Members of the La Cañada Flintridge Republican Committee gathered on Wednesday to endorse candidates for the three City Council seats up for grabs in the March 8 election.
Mayor Donald Voss, Planning Commissioner Michael Davitt and former Planning Commission member James Hill won official support from the group after answering questions about public pensions, plans to raise freeway sound walls, extending the 710 Freeway and support for city/LCUSD joint-use projects.
The group of some two dozen committee members also voted during the evening event at La Cañada Flintridge Country Club to retain Al Restivo as the group's chairman and name David Stassel president.
"We want people in local government who believe in the values we share as Republicans — smaller government, fiscal conservatism, honesty and integrity," Restivo said.
Panel participants also included anti-sewers activist Robert Richter, the only council candidate who is also member of the committee, and nurse Jacqueline Harris, the only registered Democrat among the field of seven.
Local businessman Charlie Kamar and council incumbent Laura Olhasso did not attend, Olhasso submitting a written statement that she had been called away on business.
Candidates who spoke during the panel tended to express very similar views in response to audience-generated questions, with only Richter setting himself apart by pointing criticisms at past council decisions and even other candidates.
Members of the panel expressed staunch opposition to the proposed 710 tunnel.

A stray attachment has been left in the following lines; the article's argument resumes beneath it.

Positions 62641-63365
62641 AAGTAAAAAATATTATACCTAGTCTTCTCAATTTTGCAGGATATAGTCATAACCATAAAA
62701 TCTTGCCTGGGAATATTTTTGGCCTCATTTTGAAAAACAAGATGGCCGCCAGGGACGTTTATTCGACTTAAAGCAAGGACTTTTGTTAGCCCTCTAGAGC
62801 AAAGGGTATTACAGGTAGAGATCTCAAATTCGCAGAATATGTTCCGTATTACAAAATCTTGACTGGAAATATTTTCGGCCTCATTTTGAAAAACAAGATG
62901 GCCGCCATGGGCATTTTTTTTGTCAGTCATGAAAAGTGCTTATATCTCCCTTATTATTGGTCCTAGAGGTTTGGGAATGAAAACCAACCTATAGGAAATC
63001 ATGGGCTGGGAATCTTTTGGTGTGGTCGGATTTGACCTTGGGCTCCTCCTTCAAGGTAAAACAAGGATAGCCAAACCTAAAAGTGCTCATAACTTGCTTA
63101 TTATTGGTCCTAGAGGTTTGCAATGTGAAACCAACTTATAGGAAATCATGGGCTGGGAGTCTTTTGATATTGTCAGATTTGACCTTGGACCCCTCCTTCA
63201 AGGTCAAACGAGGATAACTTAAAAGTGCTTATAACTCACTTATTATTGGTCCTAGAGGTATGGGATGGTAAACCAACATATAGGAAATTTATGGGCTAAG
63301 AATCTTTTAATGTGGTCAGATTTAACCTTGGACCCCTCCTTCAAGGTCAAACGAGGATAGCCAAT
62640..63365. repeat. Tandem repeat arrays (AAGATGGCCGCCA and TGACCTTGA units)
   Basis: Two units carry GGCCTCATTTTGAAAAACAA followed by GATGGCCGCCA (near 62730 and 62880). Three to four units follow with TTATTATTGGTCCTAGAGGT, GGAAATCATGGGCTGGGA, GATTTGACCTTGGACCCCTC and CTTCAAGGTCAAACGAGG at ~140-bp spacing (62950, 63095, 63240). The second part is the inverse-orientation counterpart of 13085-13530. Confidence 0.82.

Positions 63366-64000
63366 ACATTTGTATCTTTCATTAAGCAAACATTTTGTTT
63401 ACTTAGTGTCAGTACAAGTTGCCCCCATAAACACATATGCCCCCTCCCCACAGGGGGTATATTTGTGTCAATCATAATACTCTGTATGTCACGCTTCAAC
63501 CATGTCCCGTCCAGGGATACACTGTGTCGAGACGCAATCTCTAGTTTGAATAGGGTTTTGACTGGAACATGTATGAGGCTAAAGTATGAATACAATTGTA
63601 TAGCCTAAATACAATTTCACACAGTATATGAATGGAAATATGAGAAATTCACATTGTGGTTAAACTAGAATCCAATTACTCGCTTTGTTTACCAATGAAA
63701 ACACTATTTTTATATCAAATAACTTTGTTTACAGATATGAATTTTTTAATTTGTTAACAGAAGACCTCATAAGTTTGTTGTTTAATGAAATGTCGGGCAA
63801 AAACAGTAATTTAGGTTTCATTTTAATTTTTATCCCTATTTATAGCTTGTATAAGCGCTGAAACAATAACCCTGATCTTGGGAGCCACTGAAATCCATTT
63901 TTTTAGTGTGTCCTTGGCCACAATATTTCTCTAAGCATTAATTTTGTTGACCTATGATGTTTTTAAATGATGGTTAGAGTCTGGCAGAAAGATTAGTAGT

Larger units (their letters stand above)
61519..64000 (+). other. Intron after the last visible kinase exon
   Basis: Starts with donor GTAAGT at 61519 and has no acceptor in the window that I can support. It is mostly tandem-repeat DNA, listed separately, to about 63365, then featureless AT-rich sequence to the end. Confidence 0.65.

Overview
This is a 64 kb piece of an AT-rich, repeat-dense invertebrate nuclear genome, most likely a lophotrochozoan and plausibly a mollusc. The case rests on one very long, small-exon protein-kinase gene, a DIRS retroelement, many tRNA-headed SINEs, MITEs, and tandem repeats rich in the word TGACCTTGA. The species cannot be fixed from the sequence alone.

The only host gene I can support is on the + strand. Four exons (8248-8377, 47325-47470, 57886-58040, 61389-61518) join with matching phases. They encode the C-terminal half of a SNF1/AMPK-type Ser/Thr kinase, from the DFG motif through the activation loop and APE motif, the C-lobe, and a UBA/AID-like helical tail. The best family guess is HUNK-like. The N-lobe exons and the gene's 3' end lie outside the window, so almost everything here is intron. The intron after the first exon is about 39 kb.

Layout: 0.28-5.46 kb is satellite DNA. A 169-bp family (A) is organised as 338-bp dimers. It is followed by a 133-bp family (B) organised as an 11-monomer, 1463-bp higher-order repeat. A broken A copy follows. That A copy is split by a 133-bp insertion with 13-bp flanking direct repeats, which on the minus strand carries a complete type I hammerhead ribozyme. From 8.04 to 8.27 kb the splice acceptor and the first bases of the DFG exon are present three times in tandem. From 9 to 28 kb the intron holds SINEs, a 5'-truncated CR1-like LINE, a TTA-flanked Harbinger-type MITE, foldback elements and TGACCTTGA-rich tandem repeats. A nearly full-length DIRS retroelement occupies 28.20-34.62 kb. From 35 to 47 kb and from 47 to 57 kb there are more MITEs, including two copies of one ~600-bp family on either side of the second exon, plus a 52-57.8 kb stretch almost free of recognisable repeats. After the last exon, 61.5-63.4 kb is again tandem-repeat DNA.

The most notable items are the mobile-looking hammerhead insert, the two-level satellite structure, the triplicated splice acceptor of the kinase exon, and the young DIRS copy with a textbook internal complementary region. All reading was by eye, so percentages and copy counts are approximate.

"I'm totally, completely, utterly opposed to the tunnel in any shape or form," said Hill, joining Harris, Davitt and Voss in describing 710 Freeway extension as a threat to local quality of life.
Richter, a retired engineer who railed against the city's sewer installation process, said officials should lobby to expand capacity of the Ventura (134) Freeway in order to alleviate some of the traffic congestion that's prompting calls for extension of the 710.
Each of the candidates also voiced support for the city to continue pursuing joint-use agreements with the school district, with Harris describing shared recreation facility rights and responsibilities as "a win-win equation" for residents.
Voss, Hill and Davitt voiced support for consideration of sound walls but warned that the enormous costs of construction required a cautious, fiscally disciplined approached.
Harris said she opposed building sound walls in the near future on the city's dime as fiscally irresponsible, though she lives close to the freeway and would benefit from them.
Richter steered the sound walls issue toward criticism of the city's building permit requirements, which he said keep people from installing sound walls on their own property.
Reigning in costs associated with public employee pensions was also a topic of interest, though Voss pointed out that the city's pension liabilities are small because contracting with the county for police, fire and street maintenance services has drastically limited full-time city employees.
"It's incumbent upon any elected official to work toward changing the [public] pension system on some level," said Davitt, who also supports continued contracting for services rather than hiring.
Richter said he would outright eliminate guaranteed public employee benefits if he could.
"Everybody here is talk, talk, talk," said Richter. "Words are cheap, but I'll tell you 'Go out and vote.' We need change on City Council."
Such criticisms failed to strike a chord with city Youth Council member Kevork Kurdoghlian, a junior at La Cañada High School and member of the local Republican committee.
"I definitely think the city's going in the right direction," he said.